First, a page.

Zimbabwe’s Immigration Department (Immigration) has reviewed visa fees for United States (US) citizens.
Under the new requirements, American tourists seeking to visit Zimbabwe will now have to pay $160 for a one year multiple entry visa, up from $55.
The department previously charged $30 for a single entry visa issued on arrival, $45 for a double entry visa and $55 for a multiple entry visa.
The new fees come after Zimbabwe and the US resolved to amend the visa regime between the two countries “to create uniformity,” immigration officials said.
Currently, Zimbabweans wishing to travel to the US have to pay a nonrefundable visa application fee of $160 for those travelling for tourism purposes.
The new fees will see American students enrolled at institutions of higher learning and tertiary education paying $160, down from $200 paid for a student permit.
Commenting on the new visa fees regime, Immigration principal director Clemence Masango said there was nothing untoward about the new rates.
“Following bilateral consultations between the government of the United States of America and the government of the Republic of Zimbabwe, the following amendments to the visa regime between the two countries have been agreed upon for immediate implementation,” Masango said.
“These are, a) American government officials assigned to Zimbabwe will be accorded accreditation status of one year on assumption of duty; b)American tourists will now be issued with multiple entry visas on arrival valid for twelve (12) months at a fee of $160; c)American students enrolled at institutions of higher and tertiary education now pay $160 from the current $200 for a student permit; and d) Those enrolled in primary and secondary schools now pay $160 from the current $100 for a scholar’s permit. All other conditions remain unchanged.”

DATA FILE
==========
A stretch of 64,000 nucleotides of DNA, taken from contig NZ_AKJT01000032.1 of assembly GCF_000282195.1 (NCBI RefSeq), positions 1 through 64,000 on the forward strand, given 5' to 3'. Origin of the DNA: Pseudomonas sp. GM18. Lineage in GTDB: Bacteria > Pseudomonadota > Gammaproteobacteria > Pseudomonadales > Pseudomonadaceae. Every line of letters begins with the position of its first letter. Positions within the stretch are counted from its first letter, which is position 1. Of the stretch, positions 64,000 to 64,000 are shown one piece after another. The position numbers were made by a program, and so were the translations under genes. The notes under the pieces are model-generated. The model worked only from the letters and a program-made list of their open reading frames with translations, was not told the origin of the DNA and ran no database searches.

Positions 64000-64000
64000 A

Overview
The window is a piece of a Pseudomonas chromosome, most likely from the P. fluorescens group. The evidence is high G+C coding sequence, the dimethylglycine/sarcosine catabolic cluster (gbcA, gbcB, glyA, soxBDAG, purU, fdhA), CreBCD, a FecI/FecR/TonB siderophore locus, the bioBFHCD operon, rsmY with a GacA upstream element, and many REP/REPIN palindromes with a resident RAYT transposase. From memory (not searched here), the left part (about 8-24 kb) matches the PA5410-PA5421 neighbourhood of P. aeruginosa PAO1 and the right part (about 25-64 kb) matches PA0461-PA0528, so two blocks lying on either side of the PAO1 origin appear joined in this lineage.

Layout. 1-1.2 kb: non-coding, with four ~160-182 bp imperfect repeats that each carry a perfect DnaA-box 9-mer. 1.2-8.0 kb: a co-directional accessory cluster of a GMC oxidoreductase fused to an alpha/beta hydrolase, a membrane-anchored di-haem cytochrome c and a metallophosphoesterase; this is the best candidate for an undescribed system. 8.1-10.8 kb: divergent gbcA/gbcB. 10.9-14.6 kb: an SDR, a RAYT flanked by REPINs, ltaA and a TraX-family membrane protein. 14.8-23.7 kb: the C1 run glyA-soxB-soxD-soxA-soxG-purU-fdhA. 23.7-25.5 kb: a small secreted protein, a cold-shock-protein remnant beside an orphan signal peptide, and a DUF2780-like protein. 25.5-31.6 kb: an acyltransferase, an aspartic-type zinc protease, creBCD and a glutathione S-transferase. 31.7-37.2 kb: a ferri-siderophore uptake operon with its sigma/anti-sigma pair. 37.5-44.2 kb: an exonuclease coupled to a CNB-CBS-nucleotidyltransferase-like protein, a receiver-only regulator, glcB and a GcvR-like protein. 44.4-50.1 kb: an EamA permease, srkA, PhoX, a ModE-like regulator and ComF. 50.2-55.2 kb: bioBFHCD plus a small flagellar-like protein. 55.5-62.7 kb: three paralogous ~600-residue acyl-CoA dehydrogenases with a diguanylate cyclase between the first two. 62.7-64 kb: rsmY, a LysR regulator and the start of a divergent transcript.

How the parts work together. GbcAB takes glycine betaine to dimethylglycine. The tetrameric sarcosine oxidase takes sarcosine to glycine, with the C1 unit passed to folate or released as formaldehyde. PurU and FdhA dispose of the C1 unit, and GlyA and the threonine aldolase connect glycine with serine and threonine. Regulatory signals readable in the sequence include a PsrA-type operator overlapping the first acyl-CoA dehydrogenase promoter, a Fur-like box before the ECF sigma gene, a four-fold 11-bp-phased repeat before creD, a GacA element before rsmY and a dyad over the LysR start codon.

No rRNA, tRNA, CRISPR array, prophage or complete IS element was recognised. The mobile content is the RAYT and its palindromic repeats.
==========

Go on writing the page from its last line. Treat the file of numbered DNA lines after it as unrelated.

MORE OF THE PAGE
Meanwhile, US senators on Saturday told President Emmerson Mnangagwa and his ruling party to follow up his positive statements on reforms with action.
The US has given Mnangagwa’s government hope that sanctions could be removed in their entirety, if he makes good his pledge for free, fair and credible elections.
The US slapped former president Robert Mugabe’s administration with economic and travel restrictions in year 2000, due to violations human rights and electoral fraud, among other ill deeds.
Addressing the media in Harare on Saturday, US senators Jeff Flake (Republican) and Chris Coons (Democrat) — both members of the US Senate Foreign Relations Committee — noted with concern the lack of progress so far in terms of preparing for general elections that must be held by August.
The senator said while Mnangagwa has been saying all the right things at various international fora, the US was interested in seeing action on the ground.
The action the US wants to see in particular is with regards to access the voters’ roll by all stakeholders, the independence of the Zimbabwe Electoral Commission, the role of the military inter-alia other equally important issues.